Sirach 3:2-6, 12-14; Psalm 128:1-2, 3, 4-5 (R/. cf. 1); Colossians 3:12-21 or 3:12-17; Colossians 3:15a, 16a; Matthew 2:13-15, 19-23
Today we are invited to focus on the Holy Family of Jesus, Mary, and Joseph. One may think being holy is being free from problems, but God’ Son was born into a dangerous world. From the beginning, Jesus was seen as a threat. Herod was a royal thug intent on removing anyone who threatened him, but Joseph acted to protect the child from the king’s murderous rage. A reciprocal regard holds a family together.
Sirach focuses on the honor and respect that children owe their parents. Colossians urges parents not to discourage their children. Furthermore, husbands and wives are to honor one another. Calling wives “subordinate” is unfortunate vocabulary in many cultures today, given the frequency o spousal abuse, but urging husbands to “love their wives and avoid any bitterness toward them” helps restore a mutual regard.
All relationships are to be transformed in Christ to bring His presence into the word. This transformation happens when we are “swaddled” in compassion, humility, gentleness, patience, forgiveness, and above all, love. It is through this transformation that the grace of the Incarnation becomes enfleshed in the family and every family becomes holy.
What do you think makes a family holy?
Isaiah 62:1-5; Psalm 89:4-5, 16-17, 27, 29 (R/.2a); Acts 13:16-17, 22-25; Matthew 1:1-25 or 1:18-25
Readers often dread the long list of names in this Gospel. Name after name after name – strange names, foreign to us, flowing together in a litany evoking and ancient world. But if one takes time reading them, even proclaiming them, as if you were reading a roll call of one’s own ancestors, on begins to realize that each name is to be honored. Each is a son or a daughter (five interesting women are mentioned.) Each was part of Israel’s history, Jesus’ history, salvation history. God was at work in each of these lives.
Matthew’s genealogy also implies that Jesus did not come from a perfect family; but a family of sinners. That is not to say the Jesus or Mary were with sin; rather Jesus’ ancestors in the lines of Abraham and David, through fourteen generations after the Babylonia exile (560 years after the death of Amel-Marduk, the king of Babylon – in Jewish tradition, one generation was the equivalent of 40 years.) Like Jesus’ ancestors, we too are not perfect. We are sinners, and we welcome Jesus into our human family.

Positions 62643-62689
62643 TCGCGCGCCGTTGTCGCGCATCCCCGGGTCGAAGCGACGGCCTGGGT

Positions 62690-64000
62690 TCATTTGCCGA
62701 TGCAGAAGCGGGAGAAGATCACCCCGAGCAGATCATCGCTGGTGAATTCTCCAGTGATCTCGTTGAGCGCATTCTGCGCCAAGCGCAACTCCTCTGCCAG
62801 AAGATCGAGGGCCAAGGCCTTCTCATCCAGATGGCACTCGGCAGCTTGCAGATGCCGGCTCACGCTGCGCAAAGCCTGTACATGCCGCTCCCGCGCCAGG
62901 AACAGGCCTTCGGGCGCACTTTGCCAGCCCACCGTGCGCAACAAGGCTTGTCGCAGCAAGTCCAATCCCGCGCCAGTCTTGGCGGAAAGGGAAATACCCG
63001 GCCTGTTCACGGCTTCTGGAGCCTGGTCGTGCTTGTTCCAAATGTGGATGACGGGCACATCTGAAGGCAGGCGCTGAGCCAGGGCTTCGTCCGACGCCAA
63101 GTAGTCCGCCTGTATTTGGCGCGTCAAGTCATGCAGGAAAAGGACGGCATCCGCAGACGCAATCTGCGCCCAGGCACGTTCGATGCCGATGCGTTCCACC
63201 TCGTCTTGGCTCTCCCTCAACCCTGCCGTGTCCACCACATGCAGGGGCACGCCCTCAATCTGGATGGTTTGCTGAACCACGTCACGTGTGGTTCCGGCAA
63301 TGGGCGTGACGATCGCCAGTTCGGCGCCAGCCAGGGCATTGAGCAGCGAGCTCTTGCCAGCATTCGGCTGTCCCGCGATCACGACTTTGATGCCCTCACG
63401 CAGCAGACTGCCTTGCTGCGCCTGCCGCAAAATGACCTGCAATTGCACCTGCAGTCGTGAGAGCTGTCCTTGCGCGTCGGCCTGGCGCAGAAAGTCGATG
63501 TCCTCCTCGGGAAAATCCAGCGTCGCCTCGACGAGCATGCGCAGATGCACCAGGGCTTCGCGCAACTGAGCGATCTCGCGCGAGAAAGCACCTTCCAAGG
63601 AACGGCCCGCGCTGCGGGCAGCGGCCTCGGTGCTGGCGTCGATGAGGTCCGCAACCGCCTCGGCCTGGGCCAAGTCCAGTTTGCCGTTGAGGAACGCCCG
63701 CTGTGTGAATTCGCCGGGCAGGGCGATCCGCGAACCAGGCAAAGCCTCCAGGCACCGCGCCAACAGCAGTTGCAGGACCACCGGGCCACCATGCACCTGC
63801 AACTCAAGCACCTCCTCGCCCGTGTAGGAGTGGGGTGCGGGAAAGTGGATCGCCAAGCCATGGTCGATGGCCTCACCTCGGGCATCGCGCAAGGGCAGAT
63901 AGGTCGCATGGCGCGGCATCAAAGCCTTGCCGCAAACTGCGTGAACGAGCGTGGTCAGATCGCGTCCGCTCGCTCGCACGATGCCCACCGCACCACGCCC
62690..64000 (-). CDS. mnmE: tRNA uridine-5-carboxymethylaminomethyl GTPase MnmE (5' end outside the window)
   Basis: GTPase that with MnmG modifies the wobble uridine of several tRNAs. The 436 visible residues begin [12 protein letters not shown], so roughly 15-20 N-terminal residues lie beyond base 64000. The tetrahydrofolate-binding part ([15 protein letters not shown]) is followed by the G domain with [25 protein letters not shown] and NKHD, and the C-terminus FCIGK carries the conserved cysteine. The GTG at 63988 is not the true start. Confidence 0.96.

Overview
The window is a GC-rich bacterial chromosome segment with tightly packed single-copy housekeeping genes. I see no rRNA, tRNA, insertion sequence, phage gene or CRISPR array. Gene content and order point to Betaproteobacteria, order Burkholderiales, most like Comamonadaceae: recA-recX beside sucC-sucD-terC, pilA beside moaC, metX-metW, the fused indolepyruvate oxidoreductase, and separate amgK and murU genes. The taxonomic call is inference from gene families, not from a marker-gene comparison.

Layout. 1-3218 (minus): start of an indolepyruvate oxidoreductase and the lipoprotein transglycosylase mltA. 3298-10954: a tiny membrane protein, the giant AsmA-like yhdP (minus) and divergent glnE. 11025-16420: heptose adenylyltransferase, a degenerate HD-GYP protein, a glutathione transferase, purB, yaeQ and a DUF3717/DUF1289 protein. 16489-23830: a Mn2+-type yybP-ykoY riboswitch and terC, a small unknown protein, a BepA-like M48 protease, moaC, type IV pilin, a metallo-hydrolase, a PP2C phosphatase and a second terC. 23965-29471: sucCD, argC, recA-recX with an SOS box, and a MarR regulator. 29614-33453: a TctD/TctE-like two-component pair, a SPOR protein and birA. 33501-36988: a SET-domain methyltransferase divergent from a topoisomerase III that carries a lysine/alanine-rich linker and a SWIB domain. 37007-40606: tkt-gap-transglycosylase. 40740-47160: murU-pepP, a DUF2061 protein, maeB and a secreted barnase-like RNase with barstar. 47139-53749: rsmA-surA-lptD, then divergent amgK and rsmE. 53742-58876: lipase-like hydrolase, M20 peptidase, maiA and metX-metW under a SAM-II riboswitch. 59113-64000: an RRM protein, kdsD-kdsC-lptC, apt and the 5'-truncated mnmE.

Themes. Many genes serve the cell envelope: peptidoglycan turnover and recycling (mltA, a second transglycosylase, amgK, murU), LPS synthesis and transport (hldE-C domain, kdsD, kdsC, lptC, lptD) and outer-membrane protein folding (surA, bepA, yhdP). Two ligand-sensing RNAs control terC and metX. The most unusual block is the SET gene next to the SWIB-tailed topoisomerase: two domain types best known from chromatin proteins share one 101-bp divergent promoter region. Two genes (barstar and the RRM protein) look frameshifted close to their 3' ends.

The story of Joseph concludes the genealogy with the angel’s command that Joseph name the child born of Mary and the Holy Spirit. The name to be given is Jesus “because he will save his people from their sins.” Tonight, we begin our Christmas celebration remembering that the Son of God, our Savior, was born into our human family.
What does it mean to you to have Jesus in your family and, by Baptism, to be in his?
Isaiah 7:10-14; Psalm 24:1-2, 3-4, 5-6 (R/. 7c and 10b); Romans 1:1-7; Matthew 1:23; Matthew 1:18-24
Sacred Scripture gives us several stories about dreamers – Jacob and his son Joseph come to
mind. But the most important dreamer of all was a carpenter named Joseph. In his dream, an angel came and spoke to him and said, “Do not fear to take Mary into your home. For it is through the Holy Spirit that this child has been conceived in her.” In addition, in his dream, Joseph was told to name the child Jesus, which means “God saves.” When he awoke from the dream, he did what had been asked and took Mary into his home.
That was not the end of his dreams though. They kept coming. Voices spoke, “Joseph, take the mother and child into Egypt – Herod is trying to kill him.” “Joseph, take the mother and child out of Egypt – Herod is dead.” Each time Joseph listened to his dreams. Perhaps once one begins to live in God’s dream; it becomes clearer, if not easier. God’s dream is that we live in the world as God’s children, taking care of each other and working to bring God’s peace, justice, mercy, and forgiveness – God’s very presence, wherever it is needed.
How are you living God’s dream?
Isaiah 35:1-6a, 10; Psalm 146:6-7, 8-9, 9-10 (R/. cf. Isaiah 35:4); James 5:7-10; Isaiah 61:1 (cited in Luke 4:18); Matthew 11:2-11
Isaiah is the prophet of joy in Advent. He pictures a dry desert that will blossom and flower when the Lord comes. He then images the healing that the Lord will also bring: feeble hands strengthened, weak knees made firm, blind eyes opened, deaf ears made clear, the lame leaping, and the mute singing for joy. This is the jubilation that accompanies the coming of the Lord. God wants all of us to have fullness of life. It will surely come in God’s good time. Even now, we get a taste of it, knowing that by our Baptism, we have entered into the life of the Trinity, and by receiving the Eucharist, we enter into communion with the Lord and each other.